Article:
on not recognizing my father
Dad and I walk into the ranch house. Mother is in the kitchen creating and solving a hundred petty emergencies. She barely lets me in to give her a hug in greeting. She is an amazing chef, but the kitchen she considers her dictatorship. I am rarely allowed to cook there.
From the table, Dad takes a carafe and hands it to me, "Here, this is cherry juice from the trees in Sauret’s vineyard. There’s another bowl of whole cherries in the fridge. I’m told I can’t eat raw food, so could you make a sauce or glaze to put over the turkey I’m going to roast on the barbeque? Better wait until your mother goes and takes her shower."
I walk to the shelf of cookbooks in the living room and take down Charles Ronhofer’s Epicurean, published 1893.
Lay in a saucepan, half a pound of currant jelly with six cloves, a small stick of cinnamon, two orange peels, one ounce of meat glaze, half a pint of veal blood, one pint of espagnole sauce, one gill of Burgundy, and four ounces of dried and pounded cherries; let all boil together for a few minutes, then add the strained juice of two oranges, mix together well, and serve.
Another way is to have a quarter pound of dried black cherries with their pits; soften them in cold water, and pound them in a mortar with three gills of red wine; pour the preparation into an untinned copper vessel, add a small stick of cinnamon, and two cloves, also a piece of lemon peel; let the liquid boil for two minutes, then thicken it with a teaspoon of fecula diluted with a little cold water; remove it to the side of the fire, cover, and keep it warm without boiling for fifteen minutes, then strain through a sieve and serve.
Although my mother keeps a well-stocked pantry, without even looking I know there is no veal blood in the fridge.
I step out to the porch, where Dad is sitting. It has been misty and humid all day. The land smells a mélange of cloves and cinnamon and sage. Any other summer week in Paso Robles the afternoon should be over 100 degrees now. It is a balmy 70, rare and wonderful. Our old tomcat, whom Mom brought home from the winery at which she works, stomps up and meows for attention. Dad scritches his head between his nicked ears, then the rough fur of his stiff back. That old guy would have every reason to believe he has died and gone to heaven.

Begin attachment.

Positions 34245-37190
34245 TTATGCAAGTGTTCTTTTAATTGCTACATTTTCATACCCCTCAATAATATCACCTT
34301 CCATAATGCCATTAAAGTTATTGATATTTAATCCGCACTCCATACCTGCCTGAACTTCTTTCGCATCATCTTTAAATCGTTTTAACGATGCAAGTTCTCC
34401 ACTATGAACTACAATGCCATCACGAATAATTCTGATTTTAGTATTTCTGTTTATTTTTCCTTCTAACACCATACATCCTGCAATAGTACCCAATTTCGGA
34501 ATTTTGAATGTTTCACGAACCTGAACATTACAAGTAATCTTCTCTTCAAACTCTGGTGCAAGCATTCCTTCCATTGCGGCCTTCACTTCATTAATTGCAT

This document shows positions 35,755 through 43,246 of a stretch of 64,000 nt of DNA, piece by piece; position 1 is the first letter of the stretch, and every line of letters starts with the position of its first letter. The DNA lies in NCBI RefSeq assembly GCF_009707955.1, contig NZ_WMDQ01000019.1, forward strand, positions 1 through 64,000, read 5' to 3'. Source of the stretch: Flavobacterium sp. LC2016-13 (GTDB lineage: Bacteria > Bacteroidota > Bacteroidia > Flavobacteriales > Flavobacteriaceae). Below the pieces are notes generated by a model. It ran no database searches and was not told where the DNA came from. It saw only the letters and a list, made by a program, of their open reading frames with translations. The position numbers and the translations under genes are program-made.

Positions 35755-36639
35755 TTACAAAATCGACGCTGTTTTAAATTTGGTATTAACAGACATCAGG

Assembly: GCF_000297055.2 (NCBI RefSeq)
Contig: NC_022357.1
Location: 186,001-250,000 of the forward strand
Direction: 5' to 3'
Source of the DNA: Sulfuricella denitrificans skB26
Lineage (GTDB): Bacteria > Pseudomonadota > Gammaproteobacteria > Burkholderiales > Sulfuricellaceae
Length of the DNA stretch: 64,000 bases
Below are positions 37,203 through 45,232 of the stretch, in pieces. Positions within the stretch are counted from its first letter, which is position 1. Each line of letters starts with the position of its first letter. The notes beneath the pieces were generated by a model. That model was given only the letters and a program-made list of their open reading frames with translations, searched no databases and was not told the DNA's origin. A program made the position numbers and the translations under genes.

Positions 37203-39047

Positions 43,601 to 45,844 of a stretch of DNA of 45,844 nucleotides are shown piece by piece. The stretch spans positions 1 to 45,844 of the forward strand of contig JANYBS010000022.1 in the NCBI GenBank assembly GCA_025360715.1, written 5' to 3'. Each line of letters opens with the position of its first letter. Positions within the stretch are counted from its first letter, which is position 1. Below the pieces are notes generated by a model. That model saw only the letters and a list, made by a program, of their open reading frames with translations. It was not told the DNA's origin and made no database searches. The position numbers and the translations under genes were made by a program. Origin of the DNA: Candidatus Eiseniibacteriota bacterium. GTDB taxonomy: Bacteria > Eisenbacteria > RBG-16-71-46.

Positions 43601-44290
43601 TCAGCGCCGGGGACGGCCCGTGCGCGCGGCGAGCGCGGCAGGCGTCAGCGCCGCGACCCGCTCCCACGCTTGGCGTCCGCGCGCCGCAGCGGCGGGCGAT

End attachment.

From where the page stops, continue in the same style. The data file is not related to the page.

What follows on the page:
The clattering noises cease from the kitchen. "Now’s our chance. Come on, I’ve got to drain the bird."
From the fridge he takes a huge stockpot in which a turkey floats in a brine with onions, garlic cloves, lemon slices and jalapenos. Dad pours off the liquid, then pulls out the carcass. A cut through the spine butterflies the bird. He then finds a hair dryer and sets to drying the exterior. "I’ve got to get done with this before your mother needs it."
I take about
- 2/3 cup of brown sugar, and
- a tablespoon of the cherry juice, and
make a caramel in a heavy saucepan with
- a cinnamon stick and
- a bunch of peppercorns, maybe
- one or two cloves.
- A quart of cherry juice is whisked into the caramel, and it is allowed to simmer.
- Two cups of cherries are pitted, then pureed.
By this time, the sauce seems to have enough cinnamon, so I pull out the stick. I stir the puree into the saucepan and leave it to reduce.
After a couple of hours, this glaze is brushed on the crispening skin of the turkey. The remaining glaze becomes a sauce to serve alongside the turkey. This glaze might also be wonderful over a grilled pork tenderloin.
Recipes from P to T
meanwhile, and later